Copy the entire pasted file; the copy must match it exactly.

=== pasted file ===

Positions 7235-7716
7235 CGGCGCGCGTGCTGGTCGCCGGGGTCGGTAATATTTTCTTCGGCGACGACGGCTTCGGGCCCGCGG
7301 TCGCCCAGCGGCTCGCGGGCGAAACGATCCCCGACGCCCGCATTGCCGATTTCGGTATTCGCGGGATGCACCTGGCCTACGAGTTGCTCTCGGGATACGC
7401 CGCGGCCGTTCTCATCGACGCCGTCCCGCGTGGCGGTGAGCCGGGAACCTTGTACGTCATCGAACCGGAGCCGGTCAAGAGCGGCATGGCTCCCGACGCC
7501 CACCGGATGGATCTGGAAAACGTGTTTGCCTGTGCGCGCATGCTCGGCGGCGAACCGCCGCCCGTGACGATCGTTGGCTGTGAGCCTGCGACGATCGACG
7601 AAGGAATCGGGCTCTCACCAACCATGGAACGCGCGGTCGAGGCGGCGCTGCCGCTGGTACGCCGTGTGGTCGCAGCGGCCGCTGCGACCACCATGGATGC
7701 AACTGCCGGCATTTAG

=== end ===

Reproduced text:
Positions 7235-7716
7235 CGGCGCGCGTGCTGGTCGCCGGGGTCGGTAATATTTTCTTCGGCGACGACGGCTTCGGGCCCGCGG
7301 TCGCCCAGCGGCTCGCGGGCGAAACGATCCCCGACGCCCGCATTGCCGATTTCGGTATTCGCGGGATGCACCTGGCCTACGAGTTGCTCTCGGGATACGC
7401 CGCGGCCGTTCTCATCGACGCCGTCCCGCGTGGCGGTGAGCCGGGAACCTTGTACGTCATCGAACCGGAGCCGGTCAAGAGCGGCATGGCTCCCGACGCC
7501 CACCGGATGGATCTGGAAAACGTGTTTGCCTGTGCGCGCATGCTCGGCGGCGAACCGCCGCCCGTGACGATCGTTGGCTGTGAGCCTGCGACGATCGACG
7601 AAGGAATCGGGCTCTCACCAACCATGGAACGCGCGGTCGAGGCGGCGCTGCCGCTGGTACGCCGTGTGGTCGCAGCGGCCGCTGCGACCACCATGGATGC
7701 AACTGCCGGCATTTAG